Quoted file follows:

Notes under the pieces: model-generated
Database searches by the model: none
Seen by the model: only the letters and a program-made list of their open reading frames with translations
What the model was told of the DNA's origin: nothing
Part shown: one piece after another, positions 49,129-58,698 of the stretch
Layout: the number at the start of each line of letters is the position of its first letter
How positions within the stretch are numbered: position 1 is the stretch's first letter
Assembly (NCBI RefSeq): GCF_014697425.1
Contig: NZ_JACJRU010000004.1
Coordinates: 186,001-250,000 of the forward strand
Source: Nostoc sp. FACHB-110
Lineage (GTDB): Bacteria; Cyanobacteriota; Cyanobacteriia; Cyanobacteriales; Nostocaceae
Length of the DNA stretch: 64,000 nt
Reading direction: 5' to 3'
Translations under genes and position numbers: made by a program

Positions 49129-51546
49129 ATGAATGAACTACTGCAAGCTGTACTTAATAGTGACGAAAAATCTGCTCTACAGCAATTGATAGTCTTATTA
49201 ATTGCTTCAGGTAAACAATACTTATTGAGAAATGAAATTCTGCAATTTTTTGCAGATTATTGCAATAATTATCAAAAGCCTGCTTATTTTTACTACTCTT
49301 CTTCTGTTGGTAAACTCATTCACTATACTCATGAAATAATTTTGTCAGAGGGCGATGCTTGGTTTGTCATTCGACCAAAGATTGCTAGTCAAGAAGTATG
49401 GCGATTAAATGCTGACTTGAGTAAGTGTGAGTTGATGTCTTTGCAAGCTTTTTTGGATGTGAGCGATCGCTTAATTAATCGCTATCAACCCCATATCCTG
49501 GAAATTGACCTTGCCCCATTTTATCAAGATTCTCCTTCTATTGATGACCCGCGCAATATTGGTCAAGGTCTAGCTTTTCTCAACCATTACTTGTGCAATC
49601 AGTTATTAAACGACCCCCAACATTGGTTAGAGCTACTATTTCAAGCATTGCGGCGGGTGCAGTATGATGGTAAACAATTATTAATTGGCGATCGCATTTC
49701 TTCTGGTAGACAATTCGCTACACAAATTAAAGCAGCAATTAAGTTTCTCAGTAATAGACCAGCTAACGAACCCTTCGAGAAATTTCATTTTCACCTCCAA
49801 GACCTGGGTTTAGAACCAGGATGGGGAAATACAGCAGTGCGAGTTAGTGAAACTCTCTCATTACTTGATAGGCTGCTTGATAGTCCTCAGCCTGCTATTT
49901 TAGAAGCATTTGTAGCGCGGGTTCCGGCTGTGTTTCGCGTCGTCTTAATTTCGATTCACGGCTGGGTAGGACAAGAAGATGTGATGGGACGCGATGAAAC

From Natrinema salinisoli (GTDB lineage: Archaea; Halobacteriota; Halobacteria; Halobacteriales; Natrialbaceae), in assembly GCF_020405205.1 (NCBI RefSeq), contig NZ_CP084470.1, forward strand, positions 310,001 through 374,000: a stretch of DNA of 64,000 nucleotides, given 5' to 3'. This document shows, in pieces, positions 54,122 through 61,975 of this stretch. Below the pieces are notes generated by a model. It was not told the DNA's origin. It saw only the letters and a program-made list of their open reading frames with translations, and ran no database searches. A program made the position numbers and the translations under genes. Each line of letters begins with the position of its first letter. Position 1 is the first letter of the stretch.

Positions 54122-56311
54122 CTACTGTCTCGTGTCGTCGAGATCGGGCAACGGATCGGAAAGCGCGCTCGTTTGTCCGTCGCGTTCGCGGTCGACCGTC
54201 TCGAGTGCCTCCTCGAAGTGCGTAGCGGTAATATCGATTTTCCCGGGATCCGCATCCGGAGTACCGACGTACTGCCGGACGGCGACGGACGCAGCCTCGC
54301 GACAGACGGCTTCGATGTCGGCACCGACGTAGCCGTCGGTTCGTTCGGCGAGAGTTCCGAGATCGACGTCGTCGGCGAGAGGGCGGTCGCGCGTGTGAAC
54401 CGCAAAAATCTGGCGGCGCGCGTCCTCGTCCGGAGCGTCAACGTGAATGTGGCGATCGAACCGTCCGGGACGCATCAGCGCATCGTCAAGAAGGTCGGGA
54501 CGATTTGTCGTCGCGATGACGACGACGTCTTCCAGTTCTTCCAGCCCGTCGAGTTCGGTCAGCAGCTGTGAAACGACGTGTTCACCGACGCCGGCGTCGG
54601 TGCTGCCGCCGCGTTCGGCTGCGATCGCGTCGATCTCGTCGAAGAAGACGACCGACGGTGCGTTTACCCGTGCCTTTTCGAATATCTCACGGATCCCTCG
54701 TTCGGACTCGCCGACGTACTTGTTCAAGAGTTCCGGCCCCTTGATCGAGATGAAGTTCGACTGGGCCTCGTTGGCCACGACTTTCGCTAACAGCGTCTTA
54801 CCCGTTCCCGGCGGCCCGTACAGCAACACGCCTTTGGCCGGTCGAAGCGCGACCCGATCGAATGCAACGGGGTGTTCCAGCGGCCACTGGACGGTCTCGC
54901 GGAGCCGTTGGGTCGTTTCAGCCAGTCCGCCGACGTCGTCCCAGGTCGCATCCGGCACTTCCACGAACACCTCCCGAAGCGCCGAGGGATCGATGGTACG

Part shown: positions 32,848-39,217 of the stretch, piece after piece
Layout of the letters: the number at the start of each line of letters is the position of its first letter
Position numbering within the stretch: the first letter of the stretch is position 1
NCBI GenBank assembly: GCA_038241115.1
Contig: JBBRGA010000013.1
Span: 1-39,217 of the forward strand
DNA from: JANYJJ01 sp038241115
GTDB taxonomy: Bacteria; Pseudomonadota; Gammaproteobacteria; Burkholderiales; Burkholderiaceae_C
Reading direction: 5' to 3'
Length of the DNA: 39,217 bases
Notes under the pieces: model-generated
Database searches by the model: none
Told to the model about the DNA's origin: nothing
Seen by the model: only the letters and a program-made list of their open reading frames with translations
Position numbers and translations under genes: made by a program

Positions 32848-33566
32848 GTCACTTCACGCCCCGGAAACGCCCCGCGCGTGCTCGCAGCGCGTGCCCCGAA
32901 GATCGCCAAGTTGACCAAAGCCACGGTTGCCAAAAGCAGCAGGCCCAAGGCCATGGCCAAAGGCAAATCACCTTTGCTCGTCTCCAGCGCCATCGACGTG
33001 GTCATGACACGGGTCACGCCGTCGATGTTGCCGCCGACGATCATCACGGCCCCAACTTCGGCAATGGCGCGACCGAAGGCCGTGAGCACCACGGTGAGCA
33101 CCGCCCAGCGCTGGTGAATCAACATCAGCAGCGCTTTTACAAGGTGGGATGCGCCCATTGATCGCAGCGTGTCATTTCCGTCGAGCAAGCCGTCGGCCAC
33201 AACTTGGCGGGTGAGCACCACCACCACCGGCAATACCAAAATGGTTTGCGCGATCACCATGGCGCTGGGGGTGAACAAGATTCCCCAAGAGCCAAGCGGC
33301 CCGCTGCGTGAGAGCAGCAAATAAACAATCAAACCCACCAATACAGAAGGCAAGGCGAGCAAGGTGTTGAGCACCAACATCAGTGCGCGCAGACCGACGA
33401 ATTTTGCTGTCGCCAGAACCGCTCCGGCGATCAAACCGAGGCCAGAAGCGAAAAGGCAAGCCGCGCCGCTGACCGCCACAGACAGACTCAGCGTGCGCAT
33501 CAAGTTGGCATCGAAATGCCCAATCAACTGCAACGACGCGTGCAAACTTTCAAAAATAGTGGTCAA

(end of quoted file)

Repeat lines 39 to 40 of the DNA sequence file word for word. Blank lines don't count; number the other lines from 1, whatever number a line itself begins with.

Position numbering within the stretch: the first letter of the stretch is position 1
NCBI GenBank assembly: GCA_038241115.1